Cognac

Cognac is the most famous brandy in the world, with the most confusing classification system of any spirit.  The Classification system that most people are familiar with are VS (Very Special, not less than 2.5 years in a barrel), VSOP (Very Superior Old Pale, not less than 4.5 years), and XO (Extra Old, more than 6.5 years in a barrel).  These initials actually are “English,” not translation, because the English and Irish used to control a great deal of the brandy production in Cognac. Most of the top Cognac producers leave their brandies in barrels a lot longer than these classification minimums--and some producers don’t even use this nomenclature. So the classification system may be helpful, but you really need to know the producer to understand the classification system, thus creating a great deal of brand loyalty.

The actual location of the vineyard where the grapes are grown is often more important than the time the brandies spend in a barrel. Basically, the Cognac Region is like a target with six concentric rings, with the Bullseye in the middle called the Grande Champagne AOC. (This has nothing to do with the Champagne region whewre the sparkling wines come from!) There’s only about 32,000 acres of planted vineyards in this appellation—Considerably less than Napa Valley’s total acreage of 45,000, or about the same size as the City limits of San Francisco. The grapes in the Grand Champagne Region grow in Campanian chalk soil, and have a subtle floral taste. The brandies from this region age very well, so that’s why there are so many very old bottles of Grande Champagne.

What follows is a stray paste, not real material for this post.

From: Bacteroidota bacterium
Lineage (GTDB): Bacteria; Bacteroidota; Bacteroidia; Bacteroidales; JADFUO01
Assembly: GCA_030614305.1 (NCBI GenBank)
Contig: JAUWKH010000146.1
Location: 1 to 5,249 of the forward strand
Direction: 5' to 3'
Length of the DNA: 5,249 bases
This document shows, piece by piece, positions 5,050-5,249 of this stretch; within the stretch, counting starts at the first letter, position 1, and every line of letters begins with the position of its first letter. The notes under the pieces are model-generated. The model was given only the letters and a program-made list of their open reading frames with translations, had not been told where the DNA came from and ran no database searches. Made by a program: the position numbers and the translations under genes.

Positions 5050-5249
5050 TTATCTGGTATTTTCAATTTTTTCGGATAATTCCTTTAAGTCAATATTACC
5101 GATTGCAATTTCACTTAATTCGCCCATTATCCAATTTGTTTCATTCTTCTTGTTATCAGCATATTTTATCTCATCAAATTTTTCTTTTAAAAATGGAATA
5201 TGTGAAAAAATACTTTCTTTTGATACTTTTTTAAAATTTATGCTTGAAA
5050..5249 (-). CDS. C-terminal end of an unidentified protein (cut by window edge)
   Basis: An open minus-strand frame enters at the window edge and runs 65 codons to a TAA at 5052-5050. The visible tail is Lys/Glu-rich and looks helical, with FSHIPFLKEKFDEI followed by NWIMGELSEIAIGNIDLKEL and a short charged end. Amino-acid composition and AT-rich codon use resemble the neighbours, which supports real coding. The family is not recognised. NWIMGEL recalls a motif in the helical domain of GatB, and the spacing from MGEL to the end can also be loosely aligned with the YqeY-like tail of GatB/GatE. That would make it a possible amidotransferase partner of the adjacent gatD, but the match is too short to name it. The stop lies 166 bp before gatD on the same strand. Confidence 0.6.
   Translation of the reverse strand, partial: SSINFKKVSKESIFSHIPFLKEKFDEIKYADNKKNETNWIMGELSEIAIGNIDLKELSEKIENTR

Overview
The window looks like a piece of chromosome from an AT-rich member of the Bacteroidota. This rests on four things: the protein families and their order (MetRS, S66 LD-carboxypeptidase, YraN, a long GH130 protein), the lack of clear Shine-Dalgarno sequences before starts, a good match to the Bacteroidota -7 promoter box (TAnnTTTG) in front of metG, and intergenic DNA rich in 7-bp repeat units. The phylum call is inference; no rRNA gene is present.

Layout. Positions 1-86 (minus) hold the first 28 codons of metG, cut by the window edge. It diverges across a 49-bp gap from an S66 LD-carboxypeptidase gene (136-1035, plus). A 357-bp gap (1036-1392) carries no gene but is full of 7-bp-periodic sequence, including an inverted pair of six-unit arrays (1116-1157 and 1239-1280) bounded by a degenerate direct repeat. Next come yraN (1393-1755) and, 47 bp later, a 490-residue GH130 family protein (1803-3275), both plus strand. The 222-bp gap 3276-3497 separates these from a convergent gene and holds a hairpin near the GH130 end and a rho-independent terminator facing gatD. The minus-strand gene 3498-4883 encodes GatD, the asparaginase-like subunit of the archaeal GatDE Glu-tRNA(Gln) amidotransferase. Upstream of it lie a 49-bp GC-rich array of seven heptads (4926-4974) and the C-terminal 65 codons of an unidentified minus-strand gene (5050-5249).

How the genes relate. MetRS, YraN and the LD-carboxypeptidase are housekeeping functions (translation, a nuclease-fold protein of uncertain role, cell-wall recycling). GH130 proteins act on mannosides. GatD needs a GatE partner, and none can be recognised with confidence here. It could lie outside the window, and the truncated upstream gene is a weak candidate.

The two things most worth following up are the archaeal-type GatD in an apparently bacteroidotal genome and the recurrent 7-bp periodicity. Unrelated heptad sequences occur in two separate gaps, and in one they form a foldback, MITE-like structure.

The other regions of Cognac in the target of concentric circles is as thus:

  • Grande Champagne. The most expensive and highly sought after.
  • Petite Champagne. The Cognacs produced in the next circle are similar to cognacs of Grande Champagne, but less subtle.
  • The smallest of the districts of Cognac with less than 10,000 acres of vineyards, these Cognacs mature much quicker.
  • Fins Bois. The Cognacs from this region are said the smell of freshly squeezed grapes
  • Bons Bois. This region receives more weather in the coastal climate pattern, and the brandies mature very quickly.
  • Bois Ordinaires. With these Cognacs you are said to be able to taste the sea.

To have the appellation on the label, the grapes have to be sourced 100% from that appellation. The one exception is the Fine Champagne classification, which means the grapes are a combination of Grande Champagne and Petite Champagne, with at least half the grapes coming from the Grande Champagne region.

 

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